Nobuyoshi Araki, ‘Untitled (from Pseudo Diary)’, Koller Auctions

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From an unknown edition. Signed on the reverse: nobuyoshi ARAKI. Image 29.7 x 40.5 cm on photopaper 35.5 x 43.4 cm.

Nobuyoshi Araki was born as the son of a shoe salesman in Tokyo in 1940. He studied at Chiba University from 1959-1963 and worked in an advertising company before beginning his freelance career as a photographer.

Araki is one of the most well-known and innovative photographers in Japan. His early works were dedicated to press and documentary photography and strongly influenced by Brassai, Cartier-Bresson and Godard; in addition to photos of children, Araki documented his honeymoon and published these pictures in the book “Sentimental Journey”. During the 1970s, Araki departed from documentation and turned to interpersonal themes. With his works, he fathomed out the abysses of the human soul and eroticism; particularly notable among the latter is the series concerning kinbaku, a Japanese form of bondage.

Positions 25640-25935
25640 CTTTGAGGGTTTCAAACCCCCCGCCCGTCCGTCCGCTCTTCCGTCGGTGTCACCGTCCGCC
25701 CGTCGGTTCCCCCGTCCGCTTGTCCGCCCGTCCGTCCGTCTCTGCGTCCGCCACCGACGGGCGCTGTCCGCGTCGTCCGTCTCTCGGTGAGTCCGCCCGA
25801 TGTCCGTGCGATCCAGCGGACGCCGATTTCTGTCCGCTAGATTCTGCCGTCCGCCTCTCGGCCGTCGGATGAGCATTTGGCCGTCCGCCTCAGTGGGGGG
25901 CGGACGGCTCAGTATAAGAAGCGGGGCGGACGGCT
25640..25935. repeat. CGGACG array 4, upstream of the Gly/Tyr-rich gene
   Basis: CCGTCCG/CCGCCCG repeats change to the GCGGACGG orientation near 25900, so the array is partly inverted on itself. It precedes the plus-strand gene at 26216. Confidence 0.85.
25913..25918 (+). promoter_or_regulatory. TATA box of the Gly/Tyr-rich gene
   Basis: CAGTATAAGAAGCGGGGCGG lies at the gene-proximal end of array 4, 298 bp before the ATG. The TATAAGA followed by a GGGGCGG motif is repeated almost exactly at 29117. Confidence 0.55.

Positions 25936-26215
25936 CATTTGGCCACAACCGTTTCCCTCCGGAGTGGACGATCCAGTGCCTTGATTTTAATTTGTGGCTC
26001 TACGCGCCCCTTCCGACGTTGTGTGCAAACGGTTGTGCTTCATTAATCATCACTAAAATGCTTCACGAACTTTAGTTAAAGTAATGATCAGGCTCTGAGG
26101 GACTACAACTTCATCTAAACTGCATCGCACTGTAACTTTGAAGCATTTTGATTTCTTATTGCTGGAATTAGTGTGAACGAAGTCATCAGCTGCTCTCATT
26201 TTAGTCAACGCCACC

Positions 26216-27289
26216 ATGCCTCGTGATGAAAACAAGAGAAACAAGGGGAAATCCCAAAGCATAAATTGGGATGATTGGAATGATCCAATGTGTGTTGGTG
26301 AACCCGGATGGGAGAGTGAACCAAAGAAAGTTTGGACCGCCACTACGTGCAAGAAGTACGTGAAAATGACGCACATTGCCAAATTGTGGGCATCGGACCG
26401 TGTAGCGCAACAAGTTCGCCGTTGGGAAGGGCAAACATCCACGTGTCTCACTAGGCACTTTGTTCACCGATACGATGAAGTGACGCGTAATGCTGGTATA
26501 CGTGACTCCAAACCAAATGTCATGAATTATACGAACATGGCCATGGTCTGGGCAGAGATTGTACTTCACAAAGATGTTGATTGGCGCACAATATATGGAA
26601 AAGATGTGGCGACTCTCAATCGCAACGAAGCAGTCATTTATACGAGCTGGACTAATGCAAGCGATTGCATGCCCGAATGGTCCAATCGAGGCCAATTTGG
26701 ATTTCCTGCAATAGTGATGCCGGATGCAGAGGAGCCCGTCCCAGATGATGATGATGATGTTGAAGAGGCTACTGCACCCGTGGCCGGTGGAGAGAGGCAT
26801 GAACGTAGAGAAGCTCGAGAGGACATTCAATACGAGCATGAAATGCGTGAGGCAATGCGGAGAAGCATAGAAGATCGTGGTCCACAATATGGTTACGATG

About Nobuyoshi Araki

Nobuyoshi Araki is a prolific photographer who has produced thousands of photographs over the course of his career. He became famous for “Un Voyage Sentimental” (1971), a series of photos depicting both banal and deeply intimate scenes of his wife during their honeymoon. A number of his works feature young women in sexualized situations: “Kinbaku”, a series from 1979, features 101 photographs of women in rope bondage. He typically works in black-and-white photography, and his hallmark style is deliberately casual. “Rather than shooting something that looks like a professional photograph, I want my work to feel intimate, like someone in the subject’s inner circle shot them,” he says. More recently, Araki has been working on a series titled “Faces of Japan” (2009-) in which the artist photographs 500 to 1,000 people in each of Japan’s prefectures.

Japanese, b. 1940, Tokyo, Japan